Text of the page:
Changing the face of ageing – we can all make a difference one step at a time

SENIORS should be facing bright, active futures, appreciated and respected, with fulltime, part-time and volunteer work available, says WA’s Ken Wyatt, the latest federal Minister for Aged Care.

The community, employers and governments should embrace seniors, he said.

Mr Wyatt told the National Press Club in Canberra that changes in the world should auger well for seniors.

Industry needs qualified people to meet rising demand, particularly from our links with China and seniors were brimming with experience and skills.

The Australian population was fitter and living longer and wanting to work fulltime, part-time or volunteer.

“Seniors have a wealth of knowledge far too great to waste.

“Seventy is the new 40,” he said.

“Our challenge is to change attitudes to ageing, and just as globalisation and technology have shaped the way we live and work, so will living longer impact on individuals, the public and private sector, and almost every aspect of society.”

Over the next 40 years, Australians aged 60-plus will more than double in numbers.

With fewer younger people available, over-60s were keen to work, to make a contribution and to pass on their skills.

By the year 2050, one million people will be in aged care, which is one of Australia’s fastest growing employment segments.

Mr Wyatt advocates a gap year for working over-50s, unpaid leave to assess and review what they wanted for the rest of their lives.

They would come back to work fresher and more productive.

While the government was committed to aged care, with $330 billion allocated for senior Australians over the next five years, changes needed to be made by the community though more respect for seniors as in other countries.

“Old age hasn’t been extended. Middle age has,” he said.

The average retirement age was 61-62 and half of retirees had made no plans for the next 10 years.

More people were living to 100. The average age for men entering residential care was 82 and for women 84.

“When baby boomers reach 80, more aged care will be needed,” he said.

New technology offered benefits in aged care facilities where talking robots are being introduced.

Technology in the home would also provide more more options.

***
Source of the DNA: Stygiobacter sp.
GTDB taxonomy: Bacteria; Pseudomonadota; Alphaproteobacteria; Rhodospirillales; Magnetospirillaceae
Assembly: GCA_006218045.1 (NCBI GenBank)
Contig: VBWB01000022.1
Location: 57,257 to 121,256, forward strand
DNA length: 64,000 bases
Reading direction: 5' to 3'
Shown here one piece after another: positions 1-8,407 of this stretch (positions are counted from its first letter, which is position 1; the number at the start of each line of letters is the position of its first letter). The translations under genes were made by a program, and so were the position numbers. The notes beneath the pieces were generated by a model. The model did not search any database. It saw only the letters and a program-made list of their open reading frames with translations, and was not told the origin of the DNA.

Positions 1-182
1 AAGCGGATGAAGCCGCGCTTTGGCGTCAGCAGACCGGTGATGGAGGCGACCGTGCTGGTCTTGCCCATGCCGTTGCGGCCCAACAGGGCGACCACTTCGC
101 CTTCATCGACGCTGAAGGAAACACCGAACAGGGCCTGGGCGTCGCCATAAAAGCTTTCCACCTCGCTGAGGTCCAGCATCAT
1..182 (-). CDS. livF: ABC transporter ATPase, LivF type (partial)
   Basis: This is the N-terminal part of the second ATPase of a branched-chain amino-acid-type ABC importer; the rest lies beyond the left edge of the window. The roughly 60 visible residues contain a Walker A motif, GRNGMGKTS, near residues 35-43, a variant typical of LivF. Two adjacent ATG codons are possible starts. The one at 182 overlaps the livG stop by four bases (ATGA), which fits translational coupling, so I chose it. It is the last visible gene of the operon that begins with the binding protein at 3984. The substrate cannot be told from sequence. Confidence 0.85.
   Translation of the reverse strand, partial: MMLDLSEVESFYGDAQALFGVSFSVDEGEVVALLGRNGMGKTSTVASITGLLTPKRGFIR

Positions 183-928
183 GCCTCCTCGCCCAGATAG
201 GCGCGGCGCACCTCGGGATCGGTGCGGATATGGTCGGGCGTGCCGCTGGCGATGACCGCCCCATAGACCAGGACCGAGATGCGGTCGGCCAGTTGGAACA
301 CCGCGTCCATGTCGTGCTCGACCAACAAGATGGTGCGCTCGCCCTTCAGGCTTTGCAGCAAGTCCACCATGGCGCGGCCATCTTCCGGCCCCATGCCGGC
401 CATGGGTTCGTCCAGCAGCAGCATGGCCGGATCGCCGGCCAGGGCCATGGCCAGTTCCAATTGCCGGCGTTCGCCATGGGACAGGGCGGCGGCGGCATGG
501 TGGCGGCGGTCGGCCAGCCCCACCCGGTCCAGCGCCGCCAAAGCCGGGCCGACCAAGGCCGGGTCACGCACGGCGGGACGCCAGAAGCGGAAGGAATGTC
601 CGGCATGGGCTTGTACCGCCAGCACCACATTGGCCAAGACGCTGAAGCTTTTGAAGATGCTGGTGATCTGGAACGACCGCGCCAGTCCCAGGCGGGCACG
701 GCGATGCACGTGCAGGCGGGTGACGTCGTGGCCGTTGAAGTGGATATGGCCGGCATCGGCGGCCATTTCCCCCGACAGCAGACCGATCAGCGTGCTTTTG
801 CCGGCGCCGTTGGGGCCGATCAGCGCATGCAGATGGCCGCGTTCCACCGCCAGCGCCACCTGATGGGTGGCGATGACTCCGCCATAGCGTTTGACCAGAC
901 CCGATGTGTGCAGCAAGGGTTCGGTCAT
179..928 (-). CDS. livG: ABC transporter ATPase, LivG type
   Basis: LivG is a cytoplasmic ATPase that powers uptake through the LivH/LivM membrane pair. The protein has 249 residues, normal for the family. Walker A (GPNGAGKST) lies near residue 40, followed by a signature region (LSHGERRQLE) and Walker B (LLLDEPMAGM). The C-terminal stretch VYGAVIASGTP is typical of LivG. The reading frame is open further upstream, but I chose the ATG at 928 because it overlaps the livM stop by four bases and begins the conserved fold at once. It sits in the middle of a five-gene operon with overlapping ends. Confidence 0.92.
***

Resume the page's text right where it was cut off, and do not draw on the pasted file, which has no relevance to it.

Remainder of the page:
Mr Wyatt said aged care facilities needed to be: “as homely as possible so we feel just like we are coming into our own homes”.

Expectations for aged care were rising. Seniors needed to be treated with dignity. But 40 per cent of people in aged care had no visitors for the year.

“We must reach out with our hearts and our hands. A simple touch, a hug, a feel of warm hands, a soothing hand on the shoulder is valued,” he said.

People in rural and remote communities also needed to be supported to continue living in their regions.

“Looking after each other. Caring. That’s the Australia we want.

“People who feel safe and confident are more likely to get out and about,” he said.

Elder abuse was unacceptable and needed to be confronted and corrected.

Mr Wyatt said Australia faced: “challenges and changes but has, I believe, a bloody good aged care system to build on.”

He outlined a most exciting development called small house living. Based on a European model, each house brings eight people together with all facilities including a kitchen that they can work in.

“Residents are encouraged to prepare food, cook, do gardening and go on excursions.

“Entering these homes is like entering your own house.

“There is a great sense of friendship and support and as far as they can, they manage their own lives, cared for by specially-trained staff.

“These small homes are not only yielding strong health and wellbeing results, they are proving financially viable,” he said.

“Our legacy for this century must be a nation in which older Australians, whether in home or residential care, have safe, secure and quality lives,” Mr Wyatt said.